Enhancing professional practice

The interest of the patient must be at the heart of all regulation in our health services, writes Bill Prasifka, CEO of the Medical Council. For the Medical Council, this is key and we see protecting patient interests as essential to creating an environment which enhances good professional practice among doctors.

Developing a fit-for-purpose regulatory framework is vital to the ongoing work of the Medical Council and we continue to work with our various stakeholders to ensure this critical objective is met.

This work is spearheaded by a number of key areas of activity:

  • ensuring the highest standards of medical training and education through the evaluation and accreditation of undergraduate and postgraduate medical courses;
  • promoting good medical practice;
  • the development of professional competence schemes;
  • maintaining the Register of Medical Practitioners; and
  • investigating complaints against medical doctors and the Council’s Fitness to Practise processes.

Fitness to Practise tends to be the one that grab the headlines and while it is an essential aspect of the Council’s work, it remains a relatively limited part of what we do.

The enhancement of Professional Competence structures and the raising of standards of practice among medical practitioners has the potential to have the broadest, most long-term impact on the overall standard of healthcare delivered to the public. Continuing education and maintaining competence is where we enhance the true professionalism of doctors who are very committed to their patients and still highly respected in society.

But that respect and trust for doctors is primarily driven, in my view, by the vital role they play in advocating for their patients. When we hear about medical failures, the blame is firmly laid at the door of ‘the system’.  If there is an issue in the health system, it is usually doctors, and indeed others working within it, who speak out and advocate on behalf of the patients they treat. For doctors, advocacy is a pivotal aspect of continuously raising standards in the profession and for patients.

When we look at some of the major healthcare failures around the world, a lack of advocacy can often be seen to exacerbate the problem. There are commonly longstanding issues which aren’t addressed, problems that are well known but not acted upon and management systems that aren’t properly functioning with little being done to improve them.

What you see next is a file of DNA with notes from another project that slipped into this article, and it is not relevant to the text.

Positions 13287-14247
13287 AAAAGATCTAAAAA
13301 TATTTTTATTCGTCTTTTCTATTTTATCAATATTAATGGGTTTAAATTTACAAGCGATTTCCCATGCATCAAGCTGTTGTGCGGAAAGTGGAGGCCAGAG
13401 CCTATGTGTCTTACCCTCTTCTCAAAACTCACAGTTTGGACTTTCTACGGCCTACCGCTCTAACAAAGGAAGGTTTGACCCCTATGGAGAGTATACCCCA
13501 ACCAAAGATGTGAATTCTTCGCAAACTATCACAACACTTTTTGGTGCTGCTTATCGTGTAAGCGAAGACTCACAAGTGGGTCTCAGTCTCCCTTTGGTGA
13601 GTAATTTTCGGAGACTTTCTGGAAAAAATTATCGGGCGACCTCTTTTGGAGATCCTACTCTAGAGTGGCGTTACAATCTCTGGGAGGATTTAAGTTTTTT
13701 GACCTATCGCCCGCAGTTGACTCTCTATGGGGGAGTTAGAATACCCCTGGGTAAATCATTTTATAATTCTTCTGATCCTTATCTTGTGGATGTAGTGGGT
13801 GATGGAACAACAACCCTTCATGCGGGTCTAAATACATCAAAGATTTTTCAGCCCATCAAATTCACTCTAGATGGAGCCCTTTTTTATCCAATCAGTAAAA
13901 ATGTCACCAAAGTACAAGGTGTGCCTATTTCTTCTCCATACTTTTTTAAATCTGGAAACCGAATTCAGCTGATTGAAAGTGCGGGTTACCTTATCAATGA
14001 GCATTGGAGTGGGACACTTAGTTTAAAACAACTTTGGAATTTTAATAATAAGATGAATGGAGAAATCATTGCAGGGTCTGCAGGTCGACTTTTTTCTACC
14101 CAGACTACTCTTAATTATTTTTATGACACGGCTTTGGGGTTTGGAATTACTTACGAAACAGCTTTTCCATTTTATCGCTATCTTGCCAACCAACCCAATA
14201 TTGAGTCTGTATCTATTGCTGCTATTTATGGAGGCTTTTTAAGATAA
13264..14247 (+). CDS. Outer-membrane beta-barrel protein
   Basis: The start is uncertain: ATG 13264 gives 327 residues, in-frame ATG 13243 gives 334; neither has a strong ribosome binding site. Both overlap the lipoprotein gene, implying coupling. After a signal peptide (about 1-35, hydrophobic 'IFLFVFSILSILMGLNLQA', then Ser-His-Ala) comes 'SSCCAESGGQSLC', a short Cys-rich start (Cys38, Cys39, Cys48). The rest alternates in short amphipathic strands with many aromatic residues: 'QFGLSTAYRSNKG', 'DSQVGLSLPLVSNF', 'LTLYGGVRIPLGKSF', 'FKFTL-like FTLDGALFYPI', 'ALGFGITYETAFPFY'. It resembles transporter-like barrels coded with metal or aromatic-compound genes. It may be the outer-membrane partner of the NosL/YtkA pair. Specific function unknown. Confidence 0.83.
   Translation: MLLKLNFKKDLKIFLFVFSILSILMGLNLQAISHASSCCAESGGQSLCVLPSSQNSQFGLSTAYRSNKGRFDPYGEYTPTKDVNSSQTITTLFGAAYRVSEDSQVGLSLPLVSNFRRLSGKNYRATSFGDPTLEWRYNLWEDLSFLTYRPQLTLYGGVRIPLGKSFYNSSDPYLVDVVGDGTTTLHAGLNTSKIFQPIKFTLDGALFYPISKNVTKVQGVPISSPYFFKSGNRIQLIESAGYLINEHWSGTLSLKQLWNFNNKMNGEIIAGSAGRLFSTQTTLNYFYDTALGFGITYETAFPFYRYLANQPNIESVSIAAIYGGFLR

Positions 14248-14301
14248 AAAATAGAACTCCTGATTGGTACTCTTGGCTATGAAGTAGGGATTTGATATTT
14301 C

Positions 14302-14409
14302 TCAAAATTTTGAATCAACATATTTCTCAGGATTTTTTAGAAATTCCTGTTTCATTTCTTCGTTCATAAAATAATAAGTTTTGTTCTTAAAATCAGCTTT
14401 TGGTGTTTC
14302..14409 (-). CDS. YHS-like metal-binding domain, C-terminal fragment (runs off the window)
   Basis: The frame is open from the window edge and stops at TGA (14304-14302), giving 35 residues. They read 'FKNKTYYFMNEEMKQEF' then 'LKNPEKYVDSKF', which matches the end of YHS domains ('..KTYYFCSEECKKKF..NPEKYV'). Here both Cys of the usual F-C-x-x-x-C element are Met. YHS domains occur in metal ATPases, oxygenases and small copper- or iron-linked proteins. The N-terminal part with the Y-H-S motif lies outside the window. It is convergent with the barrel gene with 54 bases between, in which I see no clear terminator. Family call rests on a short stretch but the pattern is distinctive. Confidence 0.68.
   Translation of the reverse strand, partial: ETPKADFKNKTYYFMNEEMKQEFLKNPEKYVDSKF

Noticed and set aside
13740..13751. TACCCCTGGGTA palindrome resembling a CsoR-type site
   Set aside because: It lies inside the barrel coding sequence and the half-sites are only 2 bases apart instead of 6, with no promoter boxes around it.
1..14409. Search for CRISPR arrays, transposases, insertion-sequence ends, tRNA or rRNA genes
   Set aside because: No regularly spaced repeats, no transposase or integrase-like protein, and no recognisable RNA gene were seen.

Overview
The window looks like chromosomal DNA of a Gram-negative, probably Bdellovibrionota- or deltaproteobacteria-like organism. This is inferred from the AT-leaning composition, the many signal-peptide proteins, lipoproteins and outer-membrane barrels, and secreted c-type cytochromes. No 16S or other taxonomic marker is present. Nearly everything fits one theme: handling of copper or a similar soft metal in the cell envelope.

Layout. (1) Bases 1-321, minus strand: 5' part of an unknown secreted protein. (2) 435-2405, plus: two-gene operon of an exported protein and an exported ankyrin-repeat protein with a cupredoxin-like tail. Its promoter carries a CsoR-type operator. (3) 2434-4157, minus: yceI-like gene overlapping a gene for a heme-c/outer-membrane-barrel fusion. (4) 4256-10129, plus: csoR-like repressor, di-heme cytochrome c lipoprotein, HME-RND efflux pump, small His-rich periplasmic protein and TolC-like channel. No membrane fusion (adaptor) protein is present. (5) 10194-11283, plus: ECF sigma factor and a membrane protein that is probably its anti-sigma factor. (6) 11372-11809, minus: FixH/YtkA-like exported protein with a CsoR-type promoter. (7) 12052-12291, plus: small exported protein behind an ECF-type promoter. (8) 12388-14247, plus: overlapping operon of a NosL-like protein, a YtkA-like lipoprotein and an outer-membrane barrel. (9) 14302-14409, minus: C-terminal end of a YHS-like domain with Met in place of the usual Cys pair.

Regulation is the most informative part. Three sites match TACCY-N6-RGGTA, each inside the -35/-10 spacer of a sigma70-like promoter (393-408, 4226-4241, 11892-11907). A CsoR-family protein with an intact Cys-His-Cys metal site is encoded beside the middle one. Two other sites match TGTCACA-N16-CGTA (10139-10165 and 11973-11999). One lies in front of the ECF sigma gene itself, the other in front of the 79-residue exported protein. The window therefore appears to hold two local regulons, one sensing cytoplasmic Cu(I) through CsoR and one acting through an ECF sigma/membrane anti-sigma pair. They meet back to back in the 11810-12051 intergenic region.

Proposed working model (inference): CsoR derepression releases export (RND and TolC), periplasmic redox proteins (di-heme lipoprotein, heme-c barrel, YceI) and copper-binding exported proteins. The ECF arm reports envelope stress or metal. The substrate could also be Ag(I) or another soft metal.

Doctors have a duty to put their patient first and their employer second which is not an easy obligation.

In an environment where resources are scarce, doctors in our health system face challenges in having to balance budgetary demands with the needs of their patients, which must come first.

The Medical Council, in its guidance to doctors, puts advocacy at the core and as a pivotal component of partnership in the patient doctor relationship. In the eighth edition of our Guide to Professional Conduct and Ethics for Registered Medical Practitioners, we advise that medical care must not be used as a tool of the State. By this we mean that doctors need to be free to make decisions in the best interests of their patients without political pressure. We expect politicians to make informed decisions about policy, but to allow doctors to implement that policy in a way that best serves their patients. Doctors must have every right to speak out without fear of consequences if they believe that decisions do not serve their patients. This is not to say that the views of healthcare managers and professionals necessarily differ, but that the single focus for all in our health system should be to deliver patient centred care. Advocacy is a fundamental facet of that and our thoughts should never stray from asking what is in the best interests of patients.